In 1905, France, Austria, Belgium and Australasia, a combined team of players from Australia and New Zealand also started competing in the Davis Cup. The inclusion of other countries continued and by the 1920s a bit more that 20 nations regularly participated in the event.
The first editions were dominated by USA, Great Britain and Australasia. However, that dominance ended in 1927 due to France’s famous “Four Musketeers” (Jean Borotra, Jacques Brugnon, Henri Cochet and Rene Lacoste, in the post’s picture) that won the Davis Cup six years in a row.
USA, Great Britain and Australia retook their dominance in the 1930s and extended it for more that 40 years! In this amazing Era, Australians Harry Hopman and Roy Emerson both entered the Davis Cup hall of fame for winning more titles as captain (16) and player (8) respectively.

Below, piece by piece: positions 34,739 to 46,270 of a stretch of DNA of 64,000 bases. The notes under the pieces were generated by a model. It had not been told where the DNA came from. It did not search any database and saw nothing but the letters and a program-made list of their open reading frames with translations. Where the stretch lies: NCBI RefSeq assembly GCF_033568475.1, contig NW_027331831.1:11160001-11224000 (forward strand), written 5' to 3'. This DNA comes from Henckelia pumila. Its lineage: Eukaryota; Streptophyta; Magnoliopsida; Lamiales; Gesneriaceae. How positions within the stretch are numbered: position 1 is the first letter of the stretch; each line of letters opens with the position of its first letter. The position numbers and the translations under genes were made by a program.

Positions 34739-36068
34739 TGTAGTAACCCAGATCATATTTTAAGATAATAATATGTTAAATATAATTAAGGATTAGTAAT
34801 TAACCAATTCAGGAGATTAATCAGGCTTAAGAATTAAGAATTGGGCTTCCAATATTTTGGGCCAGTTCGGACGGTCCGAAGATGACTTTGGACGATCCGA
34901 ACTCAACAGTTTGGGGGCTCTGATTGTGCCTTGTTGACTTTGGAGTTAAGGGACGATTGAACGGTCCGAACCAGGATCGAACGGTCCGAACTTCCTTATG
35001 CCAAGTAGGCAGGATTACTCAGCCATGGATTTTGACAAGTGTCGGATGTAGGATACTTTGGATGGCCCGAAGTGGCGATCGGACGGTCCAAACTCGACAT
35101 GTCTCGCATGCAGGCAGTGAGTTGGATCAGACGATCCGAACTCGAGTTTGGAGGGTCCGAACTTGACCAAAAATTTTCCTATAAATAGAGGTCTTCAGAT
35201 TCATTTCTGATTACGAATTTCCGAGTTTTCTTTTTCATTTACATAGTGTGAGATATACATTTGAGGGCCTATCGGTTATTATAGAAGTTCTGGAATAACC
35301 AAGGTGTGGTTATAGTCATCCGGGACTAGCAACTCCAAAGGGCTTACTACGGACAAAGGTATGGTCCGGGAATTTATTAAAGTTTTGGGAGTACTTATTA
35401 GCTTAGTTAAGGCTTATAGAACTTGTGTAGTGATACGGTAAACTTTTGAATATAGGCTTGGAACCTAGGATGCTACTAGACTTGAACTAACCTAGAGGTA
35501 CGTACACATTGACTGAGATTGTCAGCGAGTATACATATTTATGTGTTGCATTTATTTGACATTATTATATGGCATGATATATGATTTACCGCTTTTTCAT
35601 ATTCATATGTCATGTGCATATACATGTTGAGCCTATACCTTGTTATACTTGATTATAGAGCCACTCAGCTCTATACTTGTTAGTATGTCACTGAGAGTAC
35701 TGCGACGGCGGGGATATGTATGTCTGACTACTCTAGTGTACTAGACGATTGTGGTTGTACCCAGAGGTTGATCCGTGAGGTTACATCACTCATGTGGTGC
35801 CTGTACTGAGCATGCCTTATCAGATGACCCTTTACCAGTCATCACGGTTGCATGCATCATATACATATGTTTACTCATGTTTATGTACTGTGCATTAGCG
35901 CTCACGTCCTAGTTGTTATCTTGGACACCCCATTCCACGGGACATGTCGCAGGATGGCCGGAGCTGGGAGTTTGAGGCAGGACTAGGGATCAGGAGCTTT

In 1969 the competition included 50 nations for the first time. In 1972, the competition format suffered a major change: the Challenge Round was abolished and therefore the reigning champion became oblige to play in every round, rather have the right to go straight into the Final.
In 1974, South Africa became the fifth nation to win the cup and afterwords Sweden, Italy and Czechoslovakia did the same which contributed to an increasing popularity of the Davis Cup all over the world.
In 1981, the current Davis Cup format was introduced: a 16-nation World Group was created (a sort of premier league) that disputes the trophy each year and other nations were split into regional groups (competing for promotion to the major 16 group).
The 1980s were a decade of Sweden and Germany dominance (3 titles each).
In 1993 100 nations entered the competition for the first time. Six years later the Davis Cup itself celebrated its 100th edition.
During the last decade, apart from Spain dominance, mentioned has to be made to Russia and Croatia, that became the only unseeded nation to be win the event, and also to Serbia that won the trophy for the first time.